The profile of the Supply Chain Executive has been elevated in many boardrooms as the debate continues on how to increase resilience and crucially, how much will it cost? The most popular agenda points continue to include omnichannel fulfilment, predictive planning and demand forecasting and flexible manufacturing operations.

SKU Adaptability

As Consumer organisations continue to adapt throughout the ongoing pandemic and subsequent lockdowns, one key aim is to streamline the number of products that they carry. A key way of doing this has been to reduce the number of SKUs, thereby reducing costs and offering better service around their most popular products.

As the Wall Street Journal reports, panic buying in March 2020 cleared supermarket shelves of staples, and the rush to replenish supplies forced producers to cut back on options and focus on the most in demand products.

More recently, with McKinsey observing that over 61% of FMCG businesses were planning to reduce their SKUs moving forwards, it appears most CPG businesses will continue with this leaner approach in a post-COVID world. Indeed, analysts have highlighted that one of the world’s largest FMCG organizations may axe up to 30% of its SKUs as part of its post-COVID recovery plan.

As we move into 2021, this will also have a knock-on effect on internal supply chains, with greater emphasis placed upon consumer analytics to better predict demand.

Digitalization and Ecommerce

The use of technology is now imperative to understand market trends and the use of AI is taking on a pivotal role going into the future. Data is paramount to this and every major company is looking to capitalize on emerging technologies to sift through massive amounts of raw data in hopes of finding a competitive advantage when it comes to forecast accuracy and agility. Candidates with Digital Supply Chain knowledge can significantly improve S&OP whilst also optimizing logistics operations to minimize lead-times.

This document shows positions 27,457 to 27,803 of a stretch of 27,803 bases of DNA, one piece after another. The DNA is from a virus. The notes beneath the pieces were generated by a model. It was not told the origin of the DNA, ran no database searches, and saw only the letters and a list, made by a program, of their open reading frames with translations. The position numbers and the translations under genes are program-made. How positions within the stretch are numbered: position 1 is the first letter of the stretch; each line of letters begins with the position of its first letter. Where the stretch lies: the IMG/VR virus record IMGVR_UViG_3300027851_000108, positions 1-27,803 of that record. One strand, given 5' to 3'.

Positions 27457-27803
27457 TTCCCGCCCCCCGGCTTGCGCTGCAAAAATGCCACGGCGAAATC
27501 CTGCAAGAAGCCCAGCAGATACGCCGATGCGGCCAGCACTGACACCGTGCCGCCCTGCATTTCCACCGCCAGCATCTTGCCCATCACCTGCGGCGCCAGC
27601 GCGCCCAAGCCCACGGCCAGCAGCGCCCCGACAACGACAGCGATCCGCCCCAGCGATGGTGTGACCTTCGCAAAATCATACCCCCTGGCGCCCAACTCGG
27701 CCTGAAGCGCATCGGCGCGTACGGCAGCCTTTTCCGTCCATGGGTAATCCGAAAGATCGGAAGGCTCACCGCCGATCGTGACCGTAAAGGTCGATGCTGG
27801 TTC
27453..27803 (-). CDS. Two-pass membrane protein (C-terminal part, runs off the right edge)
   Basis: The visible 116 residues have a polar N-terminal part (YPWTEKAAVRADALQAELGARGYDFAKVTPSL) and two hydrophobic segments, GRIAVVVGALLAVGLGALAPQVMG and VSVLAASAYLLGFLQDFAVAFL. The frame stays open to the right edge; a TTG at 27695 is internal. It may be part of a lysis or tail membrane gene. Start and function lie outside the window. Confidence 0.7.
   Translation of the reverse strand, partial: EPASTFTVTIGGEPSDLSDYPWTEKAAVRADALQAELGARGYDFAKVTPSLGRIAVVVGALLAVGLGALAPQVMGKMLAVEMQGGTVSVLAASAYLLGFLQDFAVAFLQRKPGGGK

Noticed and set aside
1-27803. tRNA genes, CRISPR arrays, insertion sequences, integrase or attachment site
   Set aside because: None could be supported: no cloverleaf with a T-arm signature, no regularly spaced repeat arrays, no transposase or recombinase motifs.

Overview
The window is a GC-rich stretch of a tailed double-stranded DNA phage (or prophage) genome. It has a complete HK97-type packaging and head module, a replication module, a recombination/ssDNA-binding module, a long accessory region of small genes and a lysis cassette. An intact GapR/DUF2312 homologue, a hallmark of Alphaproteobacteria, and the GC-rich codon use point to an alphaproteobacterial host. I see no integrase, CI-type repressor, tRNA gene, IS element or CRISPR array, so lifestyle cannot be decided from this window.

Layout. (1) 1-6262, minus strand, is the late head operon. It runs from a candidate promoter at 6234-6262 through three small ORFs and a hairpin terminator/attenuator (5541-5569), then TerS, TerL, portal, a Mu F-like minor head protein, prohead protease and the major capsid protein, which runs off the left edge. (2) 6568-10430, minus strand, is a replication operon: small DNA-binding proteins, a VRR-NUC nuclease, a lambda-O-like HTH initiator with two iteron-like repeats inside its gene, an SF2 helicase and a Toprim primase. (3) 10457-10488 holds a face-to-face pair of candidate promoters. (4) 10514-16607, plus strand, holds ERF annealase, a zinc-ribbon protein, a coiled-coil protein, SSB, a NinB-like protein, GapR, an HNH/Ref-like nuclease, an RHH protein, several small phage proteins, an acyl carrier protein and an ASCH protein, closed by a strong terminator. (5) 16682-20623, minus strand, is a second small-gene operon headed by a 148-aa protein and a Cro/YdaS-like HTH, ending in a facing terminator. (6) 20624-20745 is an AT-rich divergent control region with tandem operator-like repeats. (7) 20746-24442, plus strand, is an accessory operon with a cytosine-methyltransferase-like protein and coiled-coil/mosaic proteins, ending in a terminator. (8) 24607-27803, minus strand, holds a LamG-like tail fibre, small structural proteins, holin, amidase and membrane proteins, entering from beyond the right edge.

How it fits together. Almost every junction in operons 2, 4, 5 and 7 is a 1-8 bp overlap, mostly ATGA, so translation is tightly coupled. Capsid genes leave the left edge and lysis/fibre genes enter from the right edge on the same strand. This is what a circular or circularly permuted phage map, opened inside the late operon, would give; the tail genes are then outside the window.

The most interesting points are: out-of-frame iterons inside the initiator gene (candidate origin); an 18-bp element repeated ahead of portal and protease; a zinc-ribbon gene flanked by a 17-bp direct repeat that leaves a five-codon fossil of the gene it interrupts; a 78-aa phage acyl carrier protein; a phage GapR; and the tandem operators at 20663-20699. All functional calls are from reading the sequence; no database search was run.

The development of the digital twin continues to drive efficiencies across manufacturing sites with more and more organisations following Unilever’s example and adopting the technology to make this happen.  In a recent McKinsey Lighthouse presentation, a number of CEOs were highlighting this as a real game changer in cutting waste and inefficiencies, driving best practice through data and analysis.

The companies that invested in their ecommerce channels during the pandemic were the ones that succeeded and now the consumer expects this more than ever. A common pain point for many companies is finding the balance between reengineering entire supply chains to cater for E-Com dominant strategies and managing the disruptions from Covid from a logistics standpoint.

Candidates with experience in setting up the ecommerce supply chain strategies can successfully connect all areas of the supply chain to give the customers what they expect; speed and reliability.

Moves and Investments

Location shifts continue across Asia in 2021 with SEA still the primary beneficiary. CNA reported that Foxconn’s latest plan is to invest US$700m and add 10,000 jobs in Vietnam this year. The plant is expected to produce 8 million products per year, including the iPad and MacBook. “This seems to be the result of Apple asking suppliers to move their production out of China,” said Taiwan News. Foxconn’s total revenue in Vietnam amounts to $ 3 billion in 2019, $ 6 billion in 2020 and could reach $ 10 billion this year.

Yum! Brands, Inc. (NYSE: YUM) announced earlier this month that it has entered into a definitive agreement to acquire the leading artificial intelligence-based consumer insights and marketing performance analytics business of Kvantum. The move further emphasises the importance Yum! and other businesses are putting on data analytics.

Yellow Wood Partners LLC, a Boston-based private equity firm focused on investing in consumer brands and companies, has purchased the Scholl footcare brand, which operates globally outside of the Americas, from Reckitt.  The acquisition will reunite Scholl with the Dr. Scholl’s brand as one entity after 31 years of separate ownership.

This article was originally published with our March 2021 edition of our Proco Thinking New, read the full newsletter here.